Assessments and ARCP

 

Each trainee is supported by a structured appraisal and assessment process delivered by the Educational Supervisor and overseen by the deanery.

The appraisal consists of an initial interview and an end of term appraisal within each four or six-month post. A mid-term meeting may also occasionally be required if necessary. This process is consistent across F1 and F2.

For curriculum information, please see the UKFPO website

A new version of the curriculum was published in June 2016 along with a new version of the Reference Guide, both of these documents are available on the UKFPO website.

 

ARCP 

The Annual Review of Competence Progression (ARCP) is a formal deanery process which uses the evidence gathered by you to assess your ability to complete training or to progress to the next level of the training programme. 

It provides an effective mechanism for recording the evidence of your progress within the foundation training programme or in a recognised training post (fixed term specialty appointment or a locum appointment for training)

It provides a means to document and record the evidence and outcomes of formal assessments which are part of the assessment programme and to provide a coherent record of a trainee’s progress

For more information please see the ARCP tab.

 

Assessments

Prescribing Safety Assessment (PSA)

  • The PSA was developed jointly by the British Pharmacological Society and MSC Assessment
  • It is intended to be a valid and reliable tool allowing medical graduates to demonstrate that they have achieved the core prescribing competencies

 

For more information please see the Prescribing Safety Assessment tab.

 

Standardised Computerised Revalidation Instrument for Prescribing and Therapeutics (SCRIPT)

  • SCRIPT is an eLearning programme designed to improve prescribing competency
  • There is a wide range of topics which are all relevant to foundation training

 

For more information please see the SCRIPT tab.

 

Horus ePortfolio assessment modalities include:

 

Team Assessment Behaviour (TAB)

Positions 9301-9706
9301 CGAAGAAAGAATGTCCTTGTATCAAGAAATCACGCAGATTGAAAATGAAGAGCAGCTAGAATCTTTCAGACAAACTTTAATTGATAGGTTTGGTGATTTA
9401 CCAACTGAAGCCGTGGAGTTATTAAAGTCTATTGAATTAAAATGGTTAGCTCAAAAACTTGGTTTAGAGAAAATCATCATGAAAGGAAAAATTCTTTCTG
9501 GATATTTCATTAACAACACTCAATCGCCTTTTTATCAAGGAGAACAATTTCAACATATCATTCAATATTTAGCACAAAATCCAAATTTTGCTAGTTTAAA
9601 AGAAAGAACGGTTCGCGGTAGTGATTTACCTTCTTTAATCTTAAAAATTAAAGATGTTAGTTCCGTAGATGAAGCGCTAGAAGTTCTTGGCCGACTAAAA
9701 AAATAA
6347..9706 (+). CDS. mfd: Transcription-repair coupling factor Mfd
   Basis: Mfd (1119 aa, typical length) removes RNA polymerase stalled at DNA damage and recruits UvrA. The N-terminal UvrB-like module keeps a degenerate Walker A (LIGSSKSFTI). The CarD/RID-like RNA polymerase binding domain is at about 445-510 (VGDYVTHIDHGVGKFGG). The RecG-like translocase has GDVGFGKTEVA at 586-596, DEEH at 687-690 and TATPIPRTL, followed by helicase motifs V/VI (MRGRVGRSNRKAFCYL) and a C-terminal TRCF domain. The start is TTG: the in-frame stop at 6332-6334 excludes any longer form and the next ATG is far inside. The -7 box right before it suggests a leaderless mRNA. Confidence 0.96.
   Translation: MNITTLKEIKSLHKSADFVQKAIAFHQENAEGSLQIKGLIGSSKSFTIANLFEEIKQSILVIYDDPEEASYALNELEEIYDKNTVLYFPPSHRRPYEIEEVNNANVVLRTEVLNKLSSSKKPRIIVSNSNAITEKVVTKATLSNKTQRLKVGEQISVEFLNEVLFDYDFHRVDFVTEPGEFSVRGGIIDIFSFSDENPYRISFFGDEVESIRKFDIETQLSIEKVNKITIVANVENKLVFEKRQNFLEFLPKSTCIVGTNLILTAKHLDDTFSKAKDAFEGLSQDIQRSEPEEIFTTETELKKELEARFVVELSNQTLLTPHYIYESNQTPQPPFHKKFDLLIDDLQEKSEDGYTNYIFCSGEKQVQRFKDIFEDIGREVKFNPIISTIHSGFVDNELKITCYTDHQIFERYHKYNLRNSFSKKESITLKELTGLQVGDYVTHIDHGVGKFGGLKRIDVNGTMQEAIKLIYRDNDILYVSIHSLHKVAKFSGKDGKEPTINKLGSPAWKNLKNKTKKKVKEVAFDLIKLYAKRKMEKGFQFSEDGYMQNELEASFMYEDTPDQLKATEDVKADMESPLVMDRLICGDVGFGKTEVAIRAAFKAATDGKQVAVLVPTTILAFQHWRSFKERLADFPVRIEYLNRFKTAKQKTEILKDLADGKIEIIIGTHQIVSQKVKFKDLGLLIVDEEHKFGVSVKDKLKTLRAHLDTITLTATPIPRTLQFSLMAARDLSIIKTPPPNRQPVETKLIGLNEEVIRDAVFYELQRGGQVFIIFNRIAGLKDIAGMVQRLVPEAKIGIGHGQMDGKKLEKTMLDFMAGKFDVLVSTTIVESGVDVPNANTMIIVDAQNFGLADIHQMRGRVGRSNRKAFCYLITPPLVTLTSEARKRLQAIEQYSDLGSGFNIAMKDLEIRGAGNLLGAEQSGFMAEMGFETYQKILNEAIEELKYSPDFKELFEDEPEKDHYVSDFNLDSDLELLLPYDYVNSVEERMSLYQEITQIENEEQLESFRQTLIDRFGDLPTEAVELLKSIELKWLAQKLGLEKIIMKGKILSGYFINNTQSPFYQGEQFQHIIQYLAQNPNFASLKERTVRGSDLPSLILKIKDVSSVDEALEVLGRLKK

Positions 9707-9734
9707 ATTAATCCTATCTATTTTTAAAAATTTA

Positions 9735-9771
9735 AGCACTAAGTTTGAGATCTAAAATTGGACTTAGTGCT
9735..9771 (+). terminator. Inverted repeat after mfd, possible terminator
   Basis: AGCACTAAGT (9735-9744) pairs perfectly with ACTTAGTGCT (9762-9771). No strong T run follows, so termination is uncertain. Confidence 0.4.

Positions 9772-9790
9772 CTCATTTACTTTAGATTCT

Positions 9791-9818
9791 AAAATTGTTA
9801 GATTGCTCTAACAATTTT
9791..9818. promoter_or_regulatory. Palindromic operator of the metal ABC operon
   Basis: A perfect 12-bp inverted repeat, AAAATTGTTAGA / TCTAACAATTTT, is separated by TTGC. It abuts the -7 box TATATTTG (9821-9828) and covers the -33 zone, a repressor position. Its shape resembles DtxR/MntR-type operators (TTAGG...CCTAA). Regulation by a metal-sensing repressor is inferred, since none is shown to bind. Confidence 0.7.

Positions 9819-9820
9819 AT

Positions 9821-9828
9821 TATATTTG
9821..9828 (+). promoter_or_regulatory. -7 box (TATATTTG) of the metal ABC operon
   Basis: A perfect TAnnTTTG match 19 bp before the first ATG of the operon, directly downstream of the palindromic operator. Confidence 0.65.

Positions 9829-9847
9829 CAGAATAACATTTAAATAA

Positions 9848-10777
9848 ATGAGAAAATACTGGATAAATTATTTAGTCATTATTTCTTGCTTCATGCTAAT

TAB is a screening tool to help identify foundation doctors who may need additional support. It is used early in foundation training so this can be identified as early as possible. However, in the majority of cases, no concerns are identified and TAB confirms good professional behaviour. A minimum of one TAB assessment is required per year.

Mini Clinical Evaluation Exercise (Mini-CEX)

Evaluation of an observed clinical encounter with developmental feedback provided immediately after the encounter. Six within FY1 and six within FY2 i.e. 2 per 4 month post. These should be completed by Consultants, GPs and experienced SpRs.

Direct Observation of Procedural Skills (DOPS)

Structured checklist for the assessment of practical procedures. Six within FY1 and six within FY2 i.e. 2 per 4 month post. These can be done by Consultants, SpRs, GPs, Nurses or Allied Health Professionals.

Case-based Discussion (CbD)

Structured discussion of clinical cases managed by the trainee. Its particular strength is evaluation of clinical reasoning. Six within FY1 and six within FY2 i.e. 2 per 4 month post. These should be completed by a Consultant, preferably your Clinical Supervisor.

Log Book of Procedures

This consists of 15 required core procedures which must be assessed and recorded in the eportfolio. Each procedure must be done by a trained assessor and can not include FY1 doctors. (This log book replaces the previous DOP assessments, DOPs are now reserved for procedures not in the core list). All 15 procedures must be completed by the end of FY1 training in order to be signed off. FY2’s without the required competencies already, will need to complete the remainder of 15 core procedures on this new method before being signed off at the end of the year.

Placement Supervision Group (PSG)

Within any placement, an individual healthcare professional is unlikely to build up a coherent picture of the overall performance of an individual foundation doctor.

Whenever possible, the named clinical supervisor will seek information from senior healthcare professionals who will work with the foundation doctor during the placement. These colleagues will function as a placement supervision group, commenting on the foundation doctor's clinical and professional practice. 

The named clinical supervisor nominates the members of the PSG and is responsible for identifying them to the foundation doctor. The makeup of the placement supervision group will vary depending on the placement but is likely to include:

  • Doctors more senior than F2, including at least one consultant or GP principal
  • Senior nurses (band 5 or above)
  • Ward pharmacists
  • Allied health professionals
  • In a general practice placement, the faculty may be limited to one or two GPs

Best practice would be to obtain a PSG for each placement in F1 and F2.

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